Diane Sawyer’s presentation, dubbed Waiting on the World to Change revolves around the documentation of life in Camden City, a territory that earned the title of the United States’ poorest and most dangerous in 2004 and 2005. Concurrently, the interviewed subjects include Ivan and Billy Joe, both of whom are residents of Camden without proper and sustainable access to the necessities one needs for a quality and healthy life. First, the families of both boys lack adequate shelter as the houses in which they live are either someone else’s property or are of poor condition. For instance, Ivan and his family rely on their church for accommodation and in case that is unavailable, they sleep in either parks or an “illegal boarding house” (Waiting on the World, 4min). Meanwhile, Billy Joe’s family has a home but cannot afford to fix the electricity and heater; hence, most rooms in the house are dark and cold making winters unbearable for the lot (Waiting on the World, 14min). Next, there is the issue of quality education that goes hand in hand with accessible and healthy food. Billy Joe’s family relies mainly on food stamps, but the high school student also works with a fast food chain to help his father with the family’s upkeep (Waiting on the World, 16-17min). Expectedly, the handling of schoolwork and a job is a task in itself, and as evidenced by Billy’s anxiety towards his final months as a high school senior, a comfortable life is a necessary precursor to proper education. Similarly, Ivan does not fair better in his first day in school. While he voices his insecurities about being in a class with new people, Ivan fails to name the types and number of meals an individual takes in a day (Waiting on the World, 9-10min). Thus said, while one might consider Billy Joe’s family as better off that of Ivan, both lack proper and sustainable access to food, shelter, and education.
In his 1979 documentation of Rich and Poor, Peter Singer presents his argument for “an obligation to assist” in which, according to the theorist, rich persons are morally obligated to help poor families. To that end, his case holds three premises: (a) since anything bad that does not require a morally significant sacrifice should end and (b) poverty is something bad then (c) people should sacrifice anything that is of lesser moral significance to eradicate poverty. A more detailed presentation of Singer’s views came later in the 1999 writing of The Singer Solution to World Poverty as the man presented, what was in his opinion, the sacrifice of things that cannot be morally comparable to ending absolute poverty. Accordingly, Singer’s revised argument for wealthy people helping needy families goes as follows: (a) if it is possible to avert adverse situations by sacrificing excess money and (b) luxuries are not a necessity then it would mean (c) morality entails people forgoing their luxuries to aid the poor.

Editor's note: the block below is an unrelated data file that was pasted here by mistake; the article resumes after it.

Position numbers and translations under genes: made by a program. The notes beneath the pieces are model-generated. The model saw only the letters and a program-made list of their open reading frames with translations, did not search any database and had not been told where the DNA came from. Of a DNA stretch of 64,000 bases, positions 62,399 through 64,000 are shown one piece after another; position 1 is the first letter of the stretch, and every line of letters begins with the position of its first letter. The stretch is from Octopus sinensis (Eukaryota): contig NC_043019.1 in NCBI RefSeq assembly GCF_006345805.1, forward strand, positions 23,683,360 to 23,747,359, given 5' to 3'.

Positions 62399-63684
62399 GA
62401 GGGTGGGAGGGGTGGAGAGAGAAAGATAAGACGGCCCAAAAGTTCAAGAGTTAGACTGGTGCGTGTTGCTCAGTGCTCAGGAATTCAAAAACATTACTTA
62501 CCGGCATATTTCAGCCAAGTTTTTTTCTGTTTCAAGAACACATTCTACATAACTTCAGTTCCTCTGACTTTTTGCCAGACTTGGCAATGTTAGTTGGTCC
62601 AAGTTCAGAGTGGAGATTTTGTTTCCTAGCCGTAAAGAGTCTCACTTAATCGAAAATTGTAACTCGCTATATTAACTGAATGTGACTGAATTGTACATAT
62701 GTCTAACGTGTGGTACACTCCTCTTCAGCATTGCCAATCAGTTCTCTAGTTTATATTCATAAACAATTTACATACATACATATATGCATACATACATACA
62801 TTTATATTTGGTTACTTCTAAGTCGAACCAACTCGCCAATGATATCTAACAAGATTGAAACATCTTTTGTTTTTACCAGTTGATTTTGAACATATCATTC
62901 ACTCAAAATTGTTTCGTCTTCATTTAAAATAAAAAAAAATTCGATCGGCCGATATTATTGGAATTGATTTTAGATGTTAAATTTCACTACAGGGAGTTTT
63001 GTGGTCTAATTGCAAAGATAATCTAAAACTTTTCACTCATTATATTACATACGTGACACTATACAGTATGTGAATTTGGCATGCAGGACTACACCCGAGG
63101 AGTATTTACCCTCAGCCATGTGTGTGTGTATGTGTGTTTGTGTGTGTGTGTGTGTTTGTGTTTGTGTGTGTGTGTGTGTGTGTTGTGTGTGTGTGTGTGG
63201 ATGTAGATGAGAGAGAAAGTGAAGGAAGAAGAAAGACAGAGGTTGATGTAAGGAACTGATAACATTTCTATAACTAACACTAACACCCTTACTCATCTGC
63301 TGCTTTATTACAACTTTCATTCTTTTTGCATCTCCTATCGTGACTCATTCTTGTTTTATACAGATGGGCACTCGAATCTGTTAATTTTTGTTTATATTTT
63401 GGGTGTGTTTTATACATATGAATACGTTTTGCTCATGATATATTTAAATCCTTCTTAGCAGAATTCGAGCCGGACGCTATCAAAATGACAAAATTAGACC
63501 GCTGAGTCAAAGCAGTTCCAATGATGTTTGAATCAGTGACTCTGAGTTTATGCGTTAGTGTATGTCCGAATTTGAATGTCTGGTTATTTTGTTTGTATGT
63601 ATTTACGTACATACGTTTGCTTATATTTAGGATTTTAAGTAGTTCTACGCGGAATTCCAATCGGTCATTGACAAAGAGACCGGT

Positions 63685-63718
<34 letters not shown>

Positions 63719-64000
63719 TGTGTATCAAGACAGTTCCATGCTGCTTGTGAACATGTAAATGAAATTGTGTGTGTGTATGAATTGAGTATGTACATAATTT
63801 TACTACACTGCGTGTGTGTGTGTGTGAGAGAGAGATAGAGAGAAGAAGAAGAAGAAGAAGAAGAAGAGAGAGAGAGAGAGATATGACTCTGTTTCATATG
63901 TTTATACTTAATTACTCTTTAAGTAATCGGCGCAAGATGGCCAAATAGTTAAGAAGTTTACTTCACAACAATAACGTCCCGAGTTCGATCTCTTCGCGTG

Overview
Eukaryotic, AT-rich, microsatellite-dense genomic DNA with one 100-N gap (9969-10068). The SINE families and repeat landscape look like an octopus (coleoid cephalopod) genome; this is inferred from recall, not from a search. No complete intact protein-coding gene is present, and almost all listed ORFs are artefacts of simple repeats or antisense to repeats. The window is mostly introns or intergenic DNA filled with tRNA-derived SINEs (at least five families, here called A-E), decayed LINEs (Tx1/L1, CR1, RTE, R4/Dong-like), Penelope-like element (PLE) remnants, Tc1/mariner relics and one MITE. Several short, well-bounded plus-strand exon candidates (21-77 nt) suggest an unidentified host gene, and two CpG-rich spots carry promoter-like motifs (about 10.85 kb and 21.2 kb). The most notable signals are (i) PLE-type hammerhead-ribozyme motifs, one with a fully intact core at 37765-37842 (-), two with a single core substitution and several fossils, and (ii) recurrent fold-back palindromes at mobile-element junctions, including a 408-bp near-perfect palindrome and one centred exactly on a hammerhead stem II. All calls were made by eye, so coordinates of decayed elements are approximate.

Concurrently, and on the first premise, Singer asserts that as long as the affluent people in societies can sacrifice what they do not need to alleviate the economic and social statuses of the poverty-ridden families. Apparently, the money individuals use on necessities, including food, shelter, clothing, and an education is morally permissible if not done in excess. However, whatever a person invests in trifle things, such as an upgraded television while he or she already has a set, is both immoral and could be useful to the people living below the poverty line (Singer, Solution par.21). Thus, because some sacrifice and compassion by the rich can help prevent the deaths and suffering of people from poor backgrounds, then one should sacrifice his or her luxuries. By extension, the second foundation on which Singer grounds his argument encompasses the idea of luxuries being unnecessary for human survival. According to Singer, when the rich refuse to aid their less fortunate counterparts while they lead luxurious lives, then they would be promoting absolute poverty. Now, in the theorist’s words, because it is impossible to find a “plausible ethical view” through which one can ignore such levels of poverty, then it makes sense to label luxuries as bad (Singer, Rich and Poor). As a result, the third premise argues that instead of using the money for luxuries, it would be moral to divert the funds to the impoverished.